RFC Spring Grants Support Grand Jury Resister, Torture Survivors and Occupy Activists

We’re in the midst of our spring granting cycle this month at the RFC. We’ve made our first of two sets of awards. Already, three families and one targeted activist youth have joined our community as new grant recipients. These new grantees include:

  • A mother who became involved with Occupy Wall Street after being laid off from her job in communications. A month after she became involved with OWS, a national magazine published an article naming her as a key member of the group, which resulted in potential employers cancelling job interviews and temp agencies telling her that they were no longer interested in placing her. She had to relinquish full time custody of her daughter for six months to her child’s father, and faced eviction for nonpayment of back rent. She still owes thousands of dollars from this period. An RFC grant will pay for summer camp for her 11-year-old daughter.
  • A grandmother who is helping raise her three-year-old granddaughter, Carmen (not her real name). She was a pro-democracy activist who fought against the Pinochet dictatorship in Chile, and was detained and tortured by the government. She spent five years in political concentration camps under horrific conditions; protests eventually secured her release. Once in the US, she and her husband, also a Chilean activist and torture survivor, founded a community center to serve as “a safe space for all,” especially those who were hungry, homeless, unemployed, undocumented or HIV-positive. The center offers food, support for drug addiction and homelessness, help with the citizenship process, English and Spanish classes, artistic workshops, and resources for survivors of domestic violence. She and her husband are also outspoken anti-torture activists. An RFC grant will help with childcare costs for Carmen while Carmen’s mother helps care for this grandmother (who is battling cancer) and also Carmen’s grandfather, who is fighting efforts by the US government to deport him back to Chile.
  • An Occupy activist who was arrested after traveling to the Midwest to protest the 2012 NATO Summit.  Along with several co-defendants, this father of a six-year-old son was ultimately charged with 11 felony counts, including material support for terrorism and conspiracy to commit terrorism under a never-before-used state statute. His attorneys argued that the prosecution was politically motivated, aimed at disrupting legal demonstrations again the NATO summit. While he and his co-defendants were acquitted on the more serious terrorism charges, they were convicted of lesser charges and face up to 30 years in prison when he is sentenced at the end of this month. An RFC grant will send his young son to camp this summer.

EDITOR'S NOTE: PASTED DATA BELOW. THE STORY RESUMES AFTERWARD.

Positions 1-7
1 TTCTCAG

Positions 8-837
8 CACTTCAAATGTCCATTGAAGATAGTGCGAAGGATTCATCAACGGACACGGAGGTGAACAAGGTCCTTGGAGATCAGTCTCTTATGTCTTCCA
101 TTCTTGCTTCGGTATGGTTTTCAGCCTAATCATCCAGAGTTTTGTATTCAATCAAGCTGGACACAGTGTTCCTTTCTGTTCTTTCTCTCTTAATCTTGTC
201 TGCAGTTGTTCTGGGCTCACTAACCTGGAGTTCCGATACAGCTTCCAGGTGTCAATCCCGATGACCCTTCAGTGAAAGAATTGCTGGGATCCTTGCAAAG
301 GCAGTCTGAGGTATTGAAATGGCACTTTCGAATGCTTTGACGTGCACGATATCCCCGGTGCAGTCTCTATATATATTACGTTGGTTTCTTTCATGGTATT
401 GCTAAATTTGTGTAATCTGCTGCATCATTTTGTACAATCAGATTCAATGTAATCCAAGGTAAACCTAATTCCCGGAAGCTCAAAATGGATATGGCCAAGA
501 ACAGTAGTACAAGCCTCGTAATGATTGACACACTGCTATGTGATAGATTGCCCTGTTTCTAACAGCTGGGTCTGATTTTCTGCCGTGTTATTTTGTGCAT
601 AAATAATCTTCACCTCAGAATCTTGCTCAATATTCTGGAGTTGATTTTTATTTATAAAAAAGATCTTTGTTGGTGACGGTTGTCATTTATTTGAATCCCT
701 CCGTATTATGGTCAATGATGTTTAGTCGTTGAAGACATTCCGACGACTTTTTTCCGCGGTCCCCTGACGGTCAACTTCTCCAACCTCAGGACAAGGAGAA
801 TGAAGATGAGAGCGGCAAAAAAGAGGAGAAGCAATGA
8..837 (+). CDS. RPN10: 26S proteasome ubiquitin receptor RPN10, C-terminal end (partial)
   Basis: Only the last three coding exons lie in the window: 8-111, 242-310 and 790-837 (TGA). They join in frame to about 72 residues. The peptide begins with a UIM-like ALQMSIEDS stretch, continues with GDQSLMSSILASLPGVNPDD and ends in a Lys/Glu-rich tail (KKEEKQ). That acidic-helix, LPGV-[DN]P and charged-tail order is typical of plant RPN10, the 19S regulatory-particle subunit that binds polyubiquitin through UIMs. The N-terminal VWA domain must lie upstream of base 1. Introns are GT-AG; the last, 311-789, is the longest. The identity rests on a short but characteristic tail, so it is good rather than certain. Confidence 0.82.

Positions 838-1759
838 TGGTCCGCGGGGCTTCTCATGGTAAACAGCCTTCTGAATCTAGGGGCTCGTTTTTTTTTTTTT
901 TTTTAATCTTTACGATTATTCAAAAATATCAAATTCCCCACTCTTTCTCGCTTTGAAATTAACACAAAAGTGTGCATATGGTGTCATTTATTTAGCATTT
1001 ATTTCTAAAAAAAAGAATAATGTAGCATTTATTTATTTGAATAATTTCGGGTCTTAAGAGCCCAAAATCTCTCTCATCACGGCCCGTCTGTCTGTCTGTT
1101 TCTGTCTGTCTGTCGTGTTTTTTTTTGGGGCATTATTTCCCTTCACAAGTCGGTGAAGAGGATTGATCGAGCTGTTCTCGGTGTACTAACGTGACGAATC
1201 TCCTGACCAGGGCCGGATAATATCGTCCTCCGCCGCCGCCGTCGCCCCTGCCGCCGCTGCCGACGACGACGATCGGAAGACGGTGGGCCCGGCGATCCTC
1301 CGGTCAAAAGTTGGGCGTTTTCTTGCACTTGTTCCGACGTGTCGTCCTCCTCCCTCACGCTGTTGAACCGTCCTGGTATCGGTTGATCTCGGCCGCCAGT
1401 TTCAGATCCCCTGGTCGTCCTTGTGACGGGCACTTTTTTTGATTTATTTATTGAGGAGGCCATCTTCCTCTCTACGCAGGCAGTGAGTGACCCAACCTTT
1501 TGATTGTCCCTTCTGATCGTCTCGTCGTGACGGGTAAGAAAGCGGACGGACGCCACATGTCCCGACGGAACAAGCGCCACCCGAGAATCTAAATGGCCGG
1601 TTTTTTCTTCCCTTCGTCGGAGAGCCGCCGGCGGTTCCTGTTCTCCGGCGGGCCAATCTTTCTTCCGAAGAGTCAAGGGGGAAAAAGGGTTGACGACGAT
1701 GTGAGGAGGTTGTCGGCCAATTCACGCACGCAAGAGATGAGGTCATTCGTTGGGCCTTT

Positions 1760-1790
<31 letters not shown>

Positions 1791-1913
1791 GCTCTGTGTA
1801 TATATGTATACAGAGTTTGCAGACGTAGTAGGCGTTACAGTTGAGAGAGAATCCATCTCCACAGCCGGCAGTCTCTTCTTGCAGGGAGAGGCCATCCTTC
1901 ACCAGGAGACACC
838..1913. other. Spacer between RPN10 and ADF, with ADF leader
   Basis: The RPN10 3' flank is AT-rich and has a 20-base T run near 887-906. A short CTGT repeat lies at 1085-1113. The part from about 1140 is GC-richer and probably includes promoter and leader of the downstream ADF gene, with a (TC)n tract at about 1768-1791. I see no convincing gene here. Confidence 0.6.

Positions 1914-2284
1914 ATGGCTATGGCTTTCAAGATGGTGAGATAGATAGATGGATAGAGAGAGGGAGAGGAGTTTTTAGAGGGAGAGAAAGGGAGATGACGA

• A 24-year-old targeted activist youth who organized students on his campus for the new Students for a Democratic Society. He was also active in anti-war organizing, helping other activists navigate the legal system as they experienced increased police surveillance.  He was subpoenaed in 2009 to appear before a grand jury; he insisted publicly that he had no information and would not testify.  After a meeting between his attorneys and the judge, he was dismissed.  Four years later, he was re-subpoenaed.  He once again refused to testify and spent eight months in prison on contempt charges before being released. As he explained in his application, “I am no longer in prison, but prison remains in me…  My physical, mental, social, emotional, economic, and academic identity has been shaken by this experience, but I am firmly committed to picking up the pieces…." A Development Grant from the RFC will help him in his attempts to rebuild his life and focus on his educational and emotional needs.

We welcome these new members of the RFC Family and thank our supporters for making it possible for us to stand with them and their children.

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